Many fans thought Onyeka Onwenu

As King Sunny Ade prepares to celebrate his 70th birthday, the musician speaks on his recent United  States tour, his opinion on Nigerian hip hop, his family, among other, TADE MAKINDE reports. 

 

You will be 70 this month. What plans have you in place for hitting the age?

My sincere appreciation to my fans, the media, friends and everybody that has invested in the KSA brand in one way or the other. I am really greateful to you journalist for all the support you have been giving me for decades. It is the push that has been coming from home media that has given us the respect that we have overseas. We were well treated because of your reports. I am used to holding private moments with close friends yearly every birthday, but because 70 is a landmark event, and because of the unique way my people have planned this edition, I see the birthday as the start of a new life for me. God will always continue to celebrate those of you who have always been part of my celebrations.  There is a four -month scattered plan on ground, but truth is, I started celebrating since September 1 and will continue till December. That day, I was specially prayed for by Pastor Enoch Adeboye. I was given holy communion and I cherish that day.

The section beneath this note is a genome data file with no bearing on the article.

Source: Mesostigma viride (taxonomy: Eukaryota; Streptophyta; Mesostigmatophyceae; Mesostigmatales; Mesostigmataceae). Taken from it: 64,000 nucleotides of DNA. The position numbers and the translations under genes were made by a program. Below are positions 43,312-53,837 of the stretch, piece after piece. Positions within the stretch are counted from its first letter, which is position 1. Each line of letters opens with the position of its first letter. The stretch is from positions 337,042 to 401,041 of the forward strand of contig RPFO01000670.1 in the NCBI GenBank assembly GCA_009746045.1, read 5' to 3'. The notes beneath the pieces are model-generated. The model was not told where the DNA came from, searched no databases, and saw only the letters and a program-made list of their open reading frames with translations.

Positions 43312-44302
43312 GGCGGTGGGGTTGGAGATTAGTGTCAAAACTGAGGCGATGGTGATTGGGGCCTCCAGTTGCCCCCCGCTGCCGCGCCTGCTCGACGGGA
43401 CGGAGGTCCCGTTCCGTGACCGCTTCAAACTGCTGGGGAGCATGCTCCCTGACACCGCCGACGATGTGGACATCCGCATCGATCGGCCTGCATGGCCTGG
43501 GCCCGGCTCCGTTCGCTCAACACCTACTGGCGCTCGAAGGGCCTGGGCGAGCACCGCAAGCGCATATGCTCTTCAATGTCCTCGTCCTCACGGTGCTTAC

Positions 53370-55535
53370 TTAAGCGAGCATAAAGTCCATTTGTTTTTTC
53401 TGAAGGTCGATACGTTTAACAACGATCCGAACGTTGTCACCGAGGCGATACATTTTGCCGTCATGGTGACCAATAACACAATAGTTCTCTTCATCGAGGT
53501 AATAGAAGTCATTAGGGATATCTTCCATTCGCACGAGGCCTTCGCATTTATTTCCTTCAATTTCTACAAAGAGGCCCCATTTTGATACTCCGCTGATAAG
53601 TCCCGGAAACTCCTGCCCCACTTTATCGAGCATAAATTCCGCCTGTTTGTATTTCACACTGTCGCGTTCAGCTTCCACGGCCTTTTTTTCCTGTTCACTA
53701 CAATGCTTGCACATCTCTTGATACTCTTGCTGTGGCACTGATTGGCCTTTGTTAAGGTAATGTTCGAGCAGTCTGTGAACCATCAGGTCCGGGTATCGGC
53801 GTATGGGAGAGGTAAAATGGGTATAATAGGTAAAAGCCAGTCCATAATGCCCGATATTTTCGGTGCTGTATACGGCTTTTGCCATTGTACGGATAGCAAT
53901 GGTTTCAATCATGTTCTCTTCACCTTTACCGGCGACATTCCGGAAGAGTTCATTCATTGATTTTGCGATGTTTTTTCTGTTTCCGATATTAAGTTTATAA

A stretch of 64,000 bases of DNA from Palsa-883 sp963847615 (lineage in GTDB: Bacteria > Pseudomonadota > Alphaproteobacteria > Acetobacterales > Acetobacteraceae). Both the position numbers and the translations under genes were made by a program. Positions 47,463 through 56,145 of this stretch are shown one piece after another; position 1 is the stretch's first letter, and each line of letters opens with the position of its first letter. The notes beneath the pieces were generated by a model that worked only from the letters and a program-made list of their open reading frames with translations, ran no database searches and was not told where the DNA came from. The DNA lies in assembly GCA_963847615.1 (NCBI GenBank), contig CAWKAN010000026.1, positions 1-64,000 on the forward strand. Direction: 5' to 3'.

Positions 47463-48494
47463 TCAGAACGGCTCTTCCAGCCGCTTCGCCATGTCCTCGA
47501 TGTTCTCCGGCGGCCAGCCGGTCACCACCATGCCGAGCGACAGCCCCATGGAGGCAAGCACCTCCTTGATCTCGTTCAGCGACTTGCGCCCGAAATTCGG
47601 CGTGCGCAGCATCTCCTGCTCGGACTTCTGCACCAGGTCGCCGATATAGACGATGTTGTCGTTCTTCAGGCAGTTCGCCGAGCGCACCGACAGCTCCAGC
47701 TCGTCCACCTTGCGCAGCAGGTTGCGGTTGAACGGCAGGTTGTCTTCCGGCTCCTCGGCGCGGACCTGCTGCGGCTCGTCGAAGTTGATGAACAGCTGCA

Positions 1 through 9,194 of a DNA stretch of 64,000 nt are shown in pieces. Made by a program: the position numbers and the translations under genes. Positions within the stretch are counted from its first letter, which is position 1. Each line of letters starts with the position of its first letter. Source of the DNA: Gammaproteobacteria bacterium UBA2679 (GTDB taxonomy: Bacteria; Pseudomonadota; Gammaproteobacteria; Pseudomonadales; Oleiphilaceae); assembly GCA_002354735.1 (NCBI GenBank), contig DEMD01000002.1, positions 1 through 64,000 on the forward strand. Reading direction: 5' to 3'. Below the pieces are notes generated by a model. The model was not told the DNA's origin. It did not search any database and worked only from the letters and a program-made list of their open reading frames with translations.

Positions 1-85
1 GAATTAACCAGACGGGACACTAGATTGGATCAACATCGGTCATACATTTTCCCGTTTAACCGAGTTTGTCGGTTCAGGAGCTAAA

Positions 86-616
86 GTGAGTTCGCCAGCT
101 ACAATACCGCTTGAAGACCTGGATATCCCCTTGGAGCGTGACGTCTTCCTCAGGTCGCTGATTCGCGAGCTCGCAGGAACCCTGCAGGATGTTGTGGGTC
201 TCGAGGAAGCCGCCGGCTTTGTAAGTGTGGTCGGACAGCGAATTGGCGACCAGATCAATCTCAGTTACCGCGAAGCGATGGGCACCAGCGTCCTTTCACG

You said ‘unique.’ What’s going to be different this time round?

My usual birthdays is always a week. In the past, it was always from September 22 to 29. Now, everything will start proper on September 21 to December 31. There are plans for me to be hosted even abroad by fans and friends. It’s the first time I would be having a pre-birthday. That will be on the eve of 22. There will be a gospel music night. They want to be the first to sing before my birthday proper. A family prayer and prayers by friend and partners will also hold. That day, my children will celebrate their father. I am happy that I have children who are old enough to celebrate me. As usual, I will visit the motherless babies. Also, my family will celebrate me. There will be a lecture at the Obafemi Awolowo University (OAU), to be followed by a show that will have KSA on bandstand at the Ooni’s palace. In October, there will be a book launch in South Africa, just as there will be a musical concert that will feature the old and young acts from all genres of music. Associations in the media, music, presenters will also host me

 

You must have your fears. In 70 years, what has been your biggest fear?

That is the day God will say to me that I should stop singing, that I should stop giving the fans what they want. That is my only fear

 

Decades ago, you released an album entitled ‘Wait For Me’. What was it between you and Onyeka?